What is the time limit within which the buyers who have been notified of public notice can join the complaint as a party? While on one hand, the court should allow every buyer to be a party, as he/she will be affected by the judgment, in the process of adding people, wouldn’t the complaint be indefinitely delayed continues differential

The judgment says that an individual complaint cannot be filed after permission u/s 12(1)(c) has been given. Can an association complaint u/s 12(1) (b) be filed? The answer seems to be no.

We at Logical Buyer are no legal experts. We are hopeful that the Mr. Justice V.K. Jain who is driven by the urge to benefit homebuyers will find solutions to these problems also.

Court’s observation (technical interpretation)

Issue No. (i)

          A complaint under Section 12 (1)(c) of the Consumer Protection Act can be filed only on behalf of or for the benefit of all the consumers, having a common interest or a common grievance and seeking the same / identical relief against the same person.  Such a complaint however, shall not be deemed to have been filed on behalf of or for the benefit of the consumers who have already filed individual complaints before the requisite permission in terms of Section 12(1)(c) of the Consumer Protection Act is accorded.

Issue No. (ii), (iii) and (iv)

          A complaint under Section 12 (1)(c) of the Consumer Protection Act is maintainable before this Commission where the aggregate of the value of the goods purchased or the services hired or availed of by all the consumers on whose behalf or for whose benefit the complaint is instituted and the total compensation, if any, claimed in respect of all such consumers exceeds Rs.1.00 crore.  The value of the goods purchased or the services hired and availed of by an individual consumer or the size, or date of booking / allotment / purchase of the flat would be wholly irrelevant in such a complaint where the complaint relates to the sale / allotment of several flats / plots in the same project / building.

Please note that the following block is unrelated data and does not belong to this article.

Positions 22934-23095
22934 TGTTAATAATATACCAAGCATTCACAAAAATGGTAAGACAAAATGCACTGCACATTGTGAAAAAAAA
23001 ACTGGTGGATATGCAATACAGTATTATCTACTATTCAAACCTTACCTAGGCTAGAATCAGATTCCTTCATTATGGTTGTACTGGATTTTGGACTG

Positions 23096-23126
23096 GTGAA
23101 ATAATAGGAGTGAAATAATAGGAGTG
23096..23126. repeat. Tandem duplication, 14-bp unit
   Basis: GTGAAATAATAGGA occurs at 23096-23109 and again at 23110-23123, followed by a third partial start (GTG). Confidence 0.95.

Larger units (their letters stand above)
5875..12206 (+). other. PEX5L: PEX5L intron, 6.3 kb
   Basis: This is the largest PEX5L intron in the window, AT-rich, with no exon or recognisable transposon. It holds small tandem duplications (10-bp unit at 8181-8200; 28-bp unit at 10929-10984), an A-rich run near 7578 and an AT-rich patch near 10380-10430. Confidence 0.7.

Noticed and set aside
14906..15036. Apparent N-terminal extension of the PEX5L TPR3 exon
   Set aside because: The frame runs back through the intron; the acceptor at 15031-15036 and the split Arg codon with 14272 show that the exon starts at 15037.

Reference dated 11.8.2016

Issue No. (i)

          It is the value of the goods or services, as the case may be, and not the value or cost of removing the deficiency in the service which is to be considered for the purpose of determining the pecuniary jurisdiction.

Issue No. (ii)

          The interest has to be taken into account for the purpose of determining the pecuniary jurisdiction of a Consumer Forum.

Issue No. (iii)

          The consideration paid or agreed to be paid by the consumer at the time of purchasing the goods or hiring or availing of the services, as the case may be, is to be considered, along with the compensation, if any, claimed in the complaint, to determine the pecuniary jurisdiction of a Consumer Forum.

Issue No. (iv)

          In a complaint instituted under Section 12(1)(c) of the Consumer Protection Act, the pecuniary jurisdiction is to be determined on the basis of aggregate of the value of the goods purchased or the services hired or availed by all the consumers on whose behalf or for whose benefit the complaint is instituted and the total compensation claimed in respect of such consumers.

Issue No. (v) & (vi)

          A complaint under Section 12(1)(c) of the Consumer Protection Act can be instituted only by one or more consumers, as defined in Section 2(1)(d) of the Consumer Protection Act.  Therefore, a group of Cooperative societies, Firms, Association or other Society cannot file such a complaint unless such society etc. itself is a consumer as defined in the aforesaid provision.